Jeffrey: Right, which which fits very well what we’ve said is that what you can aim for in a conversation is not that you’ll come to agreement, but rather you can come to a mutual understanding. And so what I’m hear you saying is these are two people who talk things through to the level that they understand each other’s positions well and the thinking behind them, the reasoning behind them, not just that they actually adopt the other person’s position, but rather that they can understand it and therefore represent it. I really like that idea as an outcome of a successful mutual learning conversation.
Squirrel: It works great for me.
Jeffrey: All right. So this is something that you said you’ve been doing for a few years. So how many times a year would you say this comes up for you ?
Squirrel: Three or four a year. So it’s not with every client. I have multiple clients, maybe 20 or 30 or 40 in a year. So it’s a small fraction of them. Sometimes I can just explain it and show the picture and they get it and they don’t actually need or want the shirts for whatever reason. But the times when I actually phone up my designer and say, hey, we need some new shirts. This is the colours and the logos, can you get them out next week? That’s two to three times, maybe four in a year. So 10 percent of clients, something like that.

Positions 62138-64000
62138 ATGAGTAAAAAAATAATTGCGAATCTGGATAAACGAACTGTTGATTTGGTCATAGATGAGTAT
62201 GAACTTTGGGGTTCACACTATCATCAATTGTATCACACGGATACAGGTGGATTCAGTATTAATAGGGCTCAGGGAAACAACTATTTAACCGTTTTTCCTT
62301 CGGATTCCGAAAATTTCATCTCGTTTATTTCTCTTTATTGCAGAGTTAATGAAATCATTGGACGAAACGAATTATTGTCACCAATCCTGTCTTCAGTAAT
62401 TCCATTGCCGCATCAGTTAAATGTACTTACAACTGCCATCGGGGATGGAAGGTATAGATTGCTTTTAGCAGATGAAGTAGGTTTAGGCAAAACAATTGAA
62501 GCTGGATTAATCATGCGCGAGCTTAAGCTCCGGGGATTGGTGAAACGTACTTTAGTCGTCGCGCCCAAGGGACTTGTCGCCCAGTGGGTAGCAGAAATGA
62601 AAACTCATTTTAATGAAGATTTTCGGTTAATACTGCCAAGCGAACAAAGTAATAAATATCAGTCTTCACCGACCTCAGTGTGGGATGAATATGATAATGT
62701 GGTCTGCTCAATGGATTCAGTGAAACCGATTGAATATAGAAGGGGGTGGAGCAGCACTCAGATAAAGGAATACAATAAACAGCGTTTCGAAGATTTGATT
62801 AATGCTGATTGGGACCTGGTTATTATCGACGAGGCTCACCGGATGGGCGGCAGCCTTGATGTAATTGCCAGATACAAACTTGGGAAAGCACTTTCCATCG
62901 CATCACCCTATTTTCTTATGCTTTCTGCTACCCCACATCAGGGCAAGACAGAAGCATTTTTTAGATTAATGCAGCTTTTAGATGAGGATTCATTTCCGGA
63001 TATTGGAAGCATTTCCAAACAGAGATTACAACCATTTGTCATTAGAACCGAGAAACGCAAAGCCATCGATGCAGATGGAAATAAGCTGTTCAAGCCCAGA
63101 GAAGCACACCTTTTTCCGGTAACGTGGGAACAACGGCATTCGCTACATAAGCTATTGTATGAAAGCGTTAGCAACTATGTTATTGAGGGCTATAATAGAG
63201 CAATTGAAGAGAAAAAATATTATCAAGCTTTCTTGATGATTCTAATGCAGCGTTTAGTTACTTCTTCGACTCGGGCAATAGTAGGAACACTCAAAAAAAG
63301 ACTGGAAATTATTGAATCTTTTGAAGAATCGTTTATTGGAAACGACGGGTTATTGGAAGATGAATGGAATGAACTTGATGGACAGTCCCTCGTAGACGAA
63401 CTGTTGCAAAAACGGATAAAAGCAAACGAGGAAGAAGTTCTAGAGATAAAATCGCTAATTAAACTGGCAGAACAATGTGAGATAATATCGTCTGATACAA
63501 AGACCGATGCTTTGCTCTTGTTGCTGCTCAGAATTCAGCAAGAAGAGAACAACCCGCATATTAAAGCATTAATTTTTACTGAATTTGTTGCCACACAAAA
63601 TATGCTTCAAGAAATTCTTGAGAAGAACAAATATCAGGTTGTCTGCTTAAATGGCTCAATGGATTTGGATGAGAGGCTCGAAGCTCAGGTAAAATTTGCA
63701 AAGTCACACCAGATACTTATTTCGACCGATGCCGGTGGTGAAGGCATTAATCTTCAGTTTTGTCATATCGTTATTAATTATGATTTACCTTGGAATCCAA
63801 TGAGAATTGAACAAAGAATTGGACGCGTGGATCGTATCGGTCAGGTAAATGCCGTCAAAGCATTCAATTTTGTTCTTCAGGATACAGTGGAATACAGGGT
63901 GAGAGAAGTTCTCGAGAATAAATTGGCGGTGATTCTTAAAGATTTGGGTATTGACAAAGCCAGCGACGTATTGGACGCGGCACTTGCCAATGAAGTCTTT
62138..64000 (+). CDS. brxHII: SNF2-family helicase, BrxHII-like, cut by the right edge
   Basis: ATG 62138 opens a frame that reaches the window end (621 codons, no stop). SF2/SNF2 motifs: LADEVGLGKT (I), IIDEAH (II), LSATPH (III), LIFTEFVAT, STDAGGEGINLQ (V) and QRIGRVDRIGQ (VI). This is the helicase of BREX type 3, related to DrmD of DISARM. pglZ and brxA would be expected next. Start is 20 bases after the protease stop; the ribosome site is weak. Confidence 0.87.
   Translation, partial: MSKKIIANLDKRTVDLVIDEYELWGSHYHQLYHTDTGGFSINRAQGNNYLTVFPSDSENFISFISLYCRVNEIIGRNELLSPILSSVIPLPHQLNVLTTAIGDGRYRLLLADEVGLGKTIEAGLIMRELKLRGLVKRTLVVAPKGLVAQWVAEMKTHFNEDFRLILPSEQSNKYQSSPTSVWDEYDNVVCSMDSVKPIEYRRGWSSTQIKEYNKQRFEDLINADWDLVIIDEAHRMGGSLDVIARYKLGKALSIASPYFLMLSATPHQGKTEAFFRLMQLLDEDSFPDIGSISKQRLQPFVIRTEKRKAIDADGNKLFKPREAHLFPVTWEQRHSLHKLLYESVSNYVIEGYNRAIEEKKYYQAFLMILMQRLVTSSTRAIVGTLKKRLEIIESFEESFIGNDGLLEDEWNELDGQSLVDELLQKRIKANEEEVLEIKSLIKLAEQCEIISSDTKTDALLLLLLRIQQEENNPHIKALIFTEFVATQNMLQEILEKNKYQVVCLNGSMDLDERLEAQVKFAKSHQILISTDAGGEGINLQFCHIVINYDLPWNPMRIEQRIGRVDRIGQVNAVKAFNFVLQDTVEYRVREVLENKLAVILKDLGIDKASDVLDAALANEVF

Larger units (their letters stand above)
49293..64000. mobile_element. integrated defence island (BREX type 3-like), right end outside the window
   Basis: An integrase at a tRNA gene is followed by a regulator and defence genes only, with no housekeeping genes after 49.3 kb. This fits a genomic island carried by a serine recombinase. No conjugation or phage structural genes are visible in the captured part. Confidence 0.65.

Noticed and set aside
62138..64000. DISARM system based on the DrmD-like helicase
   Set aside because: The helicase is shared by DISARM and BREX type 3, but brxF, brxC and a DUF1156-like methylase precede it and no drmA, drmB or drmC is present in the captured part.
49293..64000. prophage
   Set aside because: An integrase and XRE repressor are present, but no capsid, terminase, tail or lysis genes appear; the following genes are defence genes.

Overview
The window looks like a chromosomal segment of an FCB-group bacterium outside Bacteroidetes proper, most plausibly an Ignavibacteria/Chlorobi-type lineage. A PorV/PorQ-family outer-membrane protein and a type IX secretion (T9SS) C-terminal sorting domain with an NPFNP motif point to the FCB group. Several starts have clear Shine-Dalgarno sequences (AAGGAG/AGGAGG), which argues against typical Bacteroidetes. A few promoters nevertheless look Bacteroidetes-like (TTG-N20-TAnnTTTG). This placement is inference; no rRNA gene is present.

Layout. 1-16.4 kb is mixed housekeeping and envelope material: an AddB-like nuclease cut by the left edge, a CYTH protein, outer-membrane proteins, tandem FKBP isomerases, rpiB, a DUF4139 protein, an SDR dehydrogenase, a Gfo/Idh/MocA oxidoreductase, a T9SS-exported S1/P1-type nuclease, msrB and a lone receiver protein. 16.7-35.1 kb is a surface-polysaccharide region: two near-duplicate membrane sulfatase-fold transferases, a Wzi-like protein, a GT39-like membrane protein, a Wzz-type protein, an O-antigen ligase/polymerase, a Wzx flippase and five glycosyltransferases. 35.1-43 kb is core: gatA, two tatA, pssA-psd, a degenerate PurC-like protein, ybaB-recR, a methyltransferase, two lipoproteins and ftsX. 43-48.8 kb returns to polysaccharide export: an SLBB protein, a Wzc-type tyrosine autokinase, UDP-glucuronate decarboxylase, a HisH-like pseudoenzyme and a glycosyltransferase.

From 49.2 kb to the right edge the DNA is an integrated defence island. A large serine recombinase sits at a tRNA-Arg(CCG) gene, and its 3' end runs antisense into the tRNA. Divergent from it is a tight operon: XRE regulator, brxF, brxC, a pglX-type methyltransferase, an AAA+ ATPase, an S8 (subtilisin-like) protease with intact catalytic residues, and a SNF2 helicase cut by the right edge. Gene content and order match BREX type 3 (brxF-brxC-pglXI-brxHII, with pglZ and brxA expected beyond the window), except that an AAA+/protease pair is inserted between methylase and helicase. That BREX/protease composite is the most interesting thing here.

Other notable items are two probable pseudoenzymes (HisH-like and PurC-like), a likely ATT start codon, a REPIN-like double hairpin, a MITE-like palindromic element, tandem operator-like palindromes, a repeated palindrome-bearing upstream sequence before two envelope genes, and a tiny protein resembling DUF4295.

Jeffrey: All right. So it sounds like this these are some tools that people can be thinking about for themselves. But the ‘what’ shirt and the ‘how’ shirt and you might need them if you are experiencing these kind of problems about people not knowing the status and about chaos. If it’s the things confusion are causing problems for you, then you might have a new tool for your arsenal.
Squirrel: Exactly. If you were thinking of writing a job description that had every detail of what your product manager did, you might just want to get them a shirt because then it becomes very easy for people to say, well, who’s wearing the ‘what’ shirt? Are you wearing the ‘what’ shirt? Are you wearing the ‘what’ shirt today? There can be all kinds of useful language about it that makes it much simpler than saying, oh, well, we got to consult line 17 of the job description to figure out who’s in charge of this.